Metro explores the latest trends emerging on the West Coast of Canada.
Get revved up for scrambling outside the city
Vancouver trending: A next generation of riders is uncovering the joys of the open road and the hidden route.
|Report an Error|
Share via Email
Tattooed and waxed-coated, today's moto-culture aficionados are attuned to classic fashion and maximum thrill-seeking.
Vancouver's proximity to top-notch riding areas, surrounded by mountains, lakes, and forested roads makes it a prime location for riders.
Mike Babiarz, a local filmmaker, photographer and enduro rider, is deep into the culture. His interest began five years ago when he started spending a lot of time on Vancouver 's Columbia block where his girlfriend was starting up Duchesse Vintage.
Next door was The Shop, a hub for motorcycle culture where riders came to meet up, drink coffee, and talk bikes.
More from Amy Logan:
"That's what got me into it. I wanted to ride with the pack into the mountains and far away," he said. He'd soon bought himself a 1976 Yamaha XT500, and "from day one, I was hooked."
Around town, The Shop is still a central gathering place for motorcycle fans. They also have an annual Spit N Shine where they raffle off a bike.
BCORMA offers several dirt bike school courses. The upcoming Classic Vintage Motorcycle Swap Meet and Show and Shine is the largest of its kind in the Pacific Northwest. This May, Vancouver Flat Track Club starts their race season at the Pemberton Valley Speedway. And the Dream Roll is a women-only motorcycle ride and camp trip.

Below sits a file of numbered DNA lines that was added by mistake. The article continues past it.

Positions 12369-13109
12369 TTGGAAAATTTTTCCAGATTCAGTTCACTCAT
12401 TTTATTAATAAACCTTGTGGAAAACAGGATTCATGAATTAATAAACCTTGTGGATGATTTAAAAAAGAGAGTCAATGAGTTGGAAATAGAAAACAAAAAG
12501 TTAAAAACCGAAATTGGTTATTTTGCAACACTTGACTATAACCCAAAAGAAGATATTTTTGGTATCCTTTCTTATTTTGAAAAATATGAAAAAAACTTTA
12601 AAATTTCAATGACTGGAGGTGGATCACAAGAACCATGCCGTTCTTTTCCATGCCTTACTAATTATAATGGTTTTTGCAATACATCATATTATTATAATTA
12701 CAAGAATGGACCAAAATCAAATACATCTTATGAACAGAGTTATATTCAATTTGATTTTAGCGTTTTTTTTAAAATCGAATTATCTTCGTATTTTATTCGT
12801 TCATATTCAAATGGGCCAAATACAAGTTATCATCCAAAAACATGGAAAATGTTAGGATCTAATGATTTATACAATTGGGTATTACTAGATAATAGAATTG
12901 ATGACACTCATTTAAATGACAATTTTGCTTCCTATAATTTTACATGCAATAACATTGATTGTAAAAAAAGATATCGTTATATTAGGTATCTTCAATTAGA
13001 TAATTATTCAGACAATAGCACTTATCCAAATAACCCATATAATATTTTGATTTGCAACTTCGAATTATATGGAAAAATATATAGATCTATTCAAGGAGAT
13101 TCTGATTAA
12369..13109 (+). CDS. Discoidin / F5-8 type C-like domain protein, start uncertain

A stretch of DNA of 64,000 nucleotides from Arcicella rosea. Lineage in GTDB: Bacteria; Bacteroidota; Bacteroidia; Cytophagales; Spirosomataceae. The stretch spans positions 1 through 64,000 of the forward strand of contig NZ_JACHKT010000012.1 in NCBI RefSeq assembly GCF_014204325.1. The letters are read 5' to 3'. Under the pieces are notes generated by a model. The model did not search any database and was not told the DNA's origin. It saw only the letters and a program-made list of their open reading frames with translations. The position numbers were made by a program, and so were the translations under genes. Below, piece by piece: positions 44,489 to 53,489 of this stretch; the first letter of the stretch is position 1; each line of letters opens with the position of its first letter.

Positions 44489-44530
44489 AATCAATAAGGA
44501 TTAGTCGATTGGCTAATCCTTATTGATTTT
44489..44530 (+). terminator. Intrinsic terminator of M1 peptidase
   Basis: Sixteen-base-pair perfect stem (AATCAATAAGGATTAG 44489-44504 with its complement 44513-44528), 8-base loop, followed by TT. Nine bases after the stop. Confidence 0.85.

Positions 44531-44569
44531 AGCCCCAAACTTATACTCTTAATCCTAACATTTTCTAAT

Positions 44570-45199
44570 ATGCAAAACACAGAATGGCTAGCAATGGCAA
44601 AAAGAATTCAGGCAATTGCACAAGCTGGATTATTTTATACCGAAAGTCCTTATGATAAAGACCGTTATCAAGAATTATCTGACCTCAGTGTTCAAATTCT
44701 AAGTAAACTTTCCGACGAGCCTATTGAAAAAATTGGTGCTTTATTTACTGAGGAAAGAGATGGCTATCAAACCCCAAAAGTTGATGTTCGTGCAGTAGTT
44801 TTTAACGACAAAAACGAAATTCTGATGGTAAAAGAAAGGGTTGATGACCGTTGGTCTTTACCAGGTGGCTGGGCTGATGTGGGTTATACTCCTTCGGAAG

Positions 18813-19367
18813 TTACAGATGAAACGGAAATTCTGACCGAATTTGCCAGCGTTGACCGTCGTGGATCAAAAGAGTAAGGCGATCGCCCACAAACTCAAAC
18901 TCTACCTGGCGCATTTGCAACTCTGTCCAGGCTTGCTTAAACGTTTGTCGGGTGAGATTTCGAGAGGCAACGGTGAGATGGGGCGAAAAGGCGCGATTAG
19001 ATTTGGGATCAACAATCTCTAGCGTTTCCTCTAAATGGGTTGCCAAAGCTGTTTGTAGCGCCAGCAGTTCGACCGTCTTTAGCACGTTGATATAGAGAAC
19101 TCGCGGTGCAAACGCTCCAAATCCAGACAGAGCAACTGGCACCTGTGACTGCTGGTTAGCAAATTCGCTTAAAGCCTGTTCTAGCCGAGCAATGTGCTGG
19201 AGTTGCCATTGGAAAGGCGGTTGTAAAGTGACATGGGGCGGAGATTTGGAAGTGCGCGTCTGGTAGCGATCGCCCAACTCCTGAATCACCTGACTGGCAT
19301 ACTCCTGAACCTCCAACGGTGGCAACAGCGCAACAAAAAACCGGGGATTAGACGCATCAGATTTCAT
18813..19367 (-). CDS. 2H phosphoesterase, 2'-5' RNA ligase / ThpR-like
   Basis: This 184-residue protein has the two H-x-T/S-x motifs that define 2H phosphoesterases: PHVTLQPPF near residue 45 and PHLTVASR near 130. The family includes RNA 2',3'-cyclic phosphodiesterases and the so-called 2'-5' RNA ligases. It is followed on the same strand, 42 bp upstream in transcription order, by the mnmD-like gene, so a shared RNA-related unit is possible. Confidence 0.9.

Babiarz is part of Filthmode, a motorcycle club dedicated to "getting out in the woods with friends on old thumper motorcycles, specifically the XT500, " he said.
A classic three-day roll for the club starts at the Sasquatch Inn in Harrison Mills where they tuck into breakfast before heading north along forest service roads, then through the mountains, setting up hammock tents deep in the Stein Valley overnight. The rest of the roll involves lakes and hidden hot springs.
"There are always flat tires, good times and sore muscles. I can't wait to get out this year," he said.
The Filth Mode crew has inspired Babiarz's latest film, Squatchers, about two Bigfoot hunters in the wild. Shot over three days at Stave Lake, motorcycle riders play a key role in the "campy motor romp, culminating in a dirt- biking Sasquatch chase scene."
It was a team effort. With the help of several other people in the riding community, Babiarz worked with Cory Grandfield on direction and production, and entered the film in a contest "with a crazy prize of dream filmmaking gear." (Watch Squatchers and vote for it here).
Babiarz sums up the appeal of motorcycle culture: "Riding far away from the city to explore B.C.'s wilderness with your friends is as good as it gets."